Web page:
The Chronicles of Riddick
The Necromongers threaten the stability of the entire universe. A death cult that believes this life to be an abomination, merely an unfortunate prelude to one’s true life, the one they begin after death. In other words, they’re space Christians.
Over the centuries, the promised afterlife has been getting both better, and more vague. First was the promise of reincarnation (meh), then living forever in Hades (bad place, but at least it’s forever), then Valhalla (perpetual war, but if you like that sort of thing, it’s kind of nice), and then Heaven (which is indescribably fantastic).
Why is it indescribable? Marketing strategy, of course. Keeping it vague allows the audience to fill in the blanks to their liking. All the cookies you can eat? Check. Orgies with 72 virgins? What the hell! Yes, Heaven is whatever you want it to be, and it’s all yours, as long as you really, truly believe it.
Now back to The Chronicles of Riddick.
I described the first Riddick film, Pitch Black, as having a kind of gritty realism, not unlike Alien. The spaceships were boxy and utilitarian, the alien threat was animal in nature, and Riddick, for all the bluster, was just a slightly above average killer.
Chronicles throws all that out in favour of a space fantasy. Now Riddick is the last surviving member of a race of warriors; and he’s been prophesied to restore balance to the universe. The Necromongers have fantastical technology capable of destroying a planet. And if that’s not enough, we’re introduced to a race of ‘elementals,’ who have what can only be described as magical powers.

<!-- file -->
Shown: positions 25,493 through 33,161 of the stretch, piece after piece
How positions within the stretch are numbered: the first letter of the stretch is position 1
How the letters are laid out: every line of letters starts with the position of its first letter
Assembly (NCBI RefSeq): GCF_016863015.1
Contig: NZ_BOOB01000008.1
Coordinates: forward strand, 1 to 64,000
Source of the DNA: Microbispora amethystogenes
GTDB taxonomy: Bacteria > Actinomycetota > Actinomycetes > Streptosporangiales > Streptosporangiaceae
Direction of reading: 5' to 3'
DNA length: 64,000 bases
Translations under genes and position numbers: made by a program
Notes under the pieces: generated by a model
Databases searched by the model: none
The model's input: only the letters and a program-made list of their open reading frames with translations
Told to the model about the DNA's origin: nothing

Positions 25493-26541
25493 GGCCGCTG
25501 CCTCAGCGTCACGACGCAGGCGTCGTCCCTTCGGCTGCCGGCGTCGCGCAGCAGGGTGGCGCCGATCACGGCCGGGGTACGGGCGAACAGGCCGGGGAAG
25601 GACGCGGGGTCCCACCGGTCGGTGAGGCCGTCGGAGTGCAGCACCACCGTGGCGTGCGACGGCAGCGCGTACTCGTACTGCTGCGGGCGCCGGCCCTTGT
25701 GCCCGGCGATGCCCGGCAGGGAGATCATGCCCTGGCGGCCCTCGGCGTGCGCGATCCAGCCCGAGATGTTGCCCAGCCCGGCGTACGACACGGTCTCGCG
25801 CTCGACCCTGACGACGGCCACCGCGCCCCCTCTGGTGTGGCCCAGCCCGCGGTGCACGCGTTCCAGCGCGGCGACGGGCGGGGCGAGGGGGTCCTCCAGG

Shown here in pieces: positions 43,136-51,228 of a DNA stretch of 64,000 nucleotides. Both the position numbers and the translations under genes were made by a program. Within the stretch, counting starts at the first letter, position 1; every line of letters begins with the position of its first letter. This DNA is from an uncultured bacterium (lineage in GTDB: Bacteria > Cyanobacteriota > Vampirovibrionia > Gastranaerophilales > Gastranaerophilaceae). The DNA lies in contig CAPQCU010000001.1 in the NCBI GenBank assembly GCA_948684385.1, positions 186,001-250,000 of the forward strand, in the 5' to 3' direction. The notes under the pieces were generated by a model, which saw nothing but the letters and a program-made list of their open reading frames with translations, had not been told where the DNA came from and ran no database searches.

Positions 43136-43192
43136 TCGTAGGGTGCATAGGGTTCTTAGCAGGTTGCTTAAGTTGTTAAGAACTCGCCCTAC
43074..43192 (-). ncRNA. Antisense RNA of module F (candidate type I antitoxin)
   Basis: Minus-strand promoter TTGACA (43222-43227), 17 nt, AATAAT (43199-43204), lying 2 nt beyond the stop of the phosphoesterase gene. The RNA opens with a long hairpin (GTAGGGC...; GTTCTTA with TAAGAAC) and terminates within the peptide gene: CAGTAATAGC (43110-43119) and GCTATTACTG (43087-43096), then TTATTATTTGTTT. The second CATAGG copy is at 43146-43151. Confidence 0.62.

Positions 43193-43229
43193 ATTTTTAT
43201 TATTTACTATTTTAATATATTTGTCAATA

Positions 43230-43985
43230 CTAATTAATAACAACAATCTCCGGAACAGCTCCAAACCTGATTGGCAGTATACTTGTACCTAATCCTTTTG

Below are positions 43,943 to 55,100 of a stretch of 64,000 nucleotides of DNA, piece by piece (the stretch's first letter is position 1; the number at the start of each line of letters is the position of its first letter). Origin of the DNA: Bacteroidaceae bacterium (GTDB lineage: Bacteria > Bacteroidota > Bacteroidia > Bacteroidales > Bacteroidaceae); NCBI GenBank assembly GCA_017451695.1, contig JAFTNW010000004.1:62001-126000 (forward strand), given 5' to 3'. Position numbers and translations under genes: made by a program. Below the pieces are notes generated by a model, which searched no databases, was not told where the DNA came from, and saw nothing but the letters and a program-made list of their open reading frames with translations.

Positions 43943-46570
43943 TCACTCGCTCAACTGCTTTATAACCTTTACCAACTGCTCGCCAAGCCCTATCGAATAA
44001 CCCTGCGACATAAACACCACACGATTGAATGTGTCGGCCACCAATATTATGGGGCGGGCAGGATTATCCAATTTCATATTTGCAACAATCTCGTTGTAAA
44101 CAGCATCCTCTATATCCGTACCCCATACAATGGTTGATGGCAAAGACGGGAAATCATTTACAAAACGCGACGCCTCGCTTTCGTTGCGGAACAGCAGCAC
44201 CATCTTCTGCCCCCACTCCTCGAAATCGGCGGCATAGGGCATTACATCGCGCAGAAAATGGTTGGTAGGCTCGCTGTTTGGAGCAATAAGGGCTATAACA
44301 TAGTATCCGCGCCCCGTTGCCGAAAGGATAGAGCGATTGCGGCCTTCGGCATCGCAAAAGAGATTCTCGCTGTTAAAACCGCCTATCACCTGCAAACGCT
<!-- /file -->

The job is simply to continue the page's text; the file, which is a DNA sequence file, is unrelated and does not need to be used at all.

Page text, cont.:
My biggest criticism of Pitch Black was that it was all stuff we’ve seen before; and The Chronicles of Riddick has the same issue. Last of his race, prophesies, evil armies; swing a dead cat in the fantasy aisle and you’ll hit a few dozen Blu-rays with the same elements.
But as with Pitch Black, a lack of originality is not a mortal sin. Chronicles is still a fun movie with great action, vastly improved special effects (though they’re sill a little rough around the edges) and an engaging protagonist. As long as you look at this as pulp sci-fi, rather than hard, you should be satisfied.
I still think Riddick’s purported reputation in the movie’s universe isn’t reflected successfully in the character. The opening narration goes so far as to call him ‘evil;’ but even in his pre-redemption Pitch Black days he never did anything approaching that level of bad. A few things are left unresolved at film’s end; likely because this film was intended to open a trilogy (I don’t know if the new Riddick continues the story, or starts fresh)
The Chronicles of Riddick is a fun sci-fi action movie, and it’s certainly worth picking up, especially in this complete set with Pitch Black.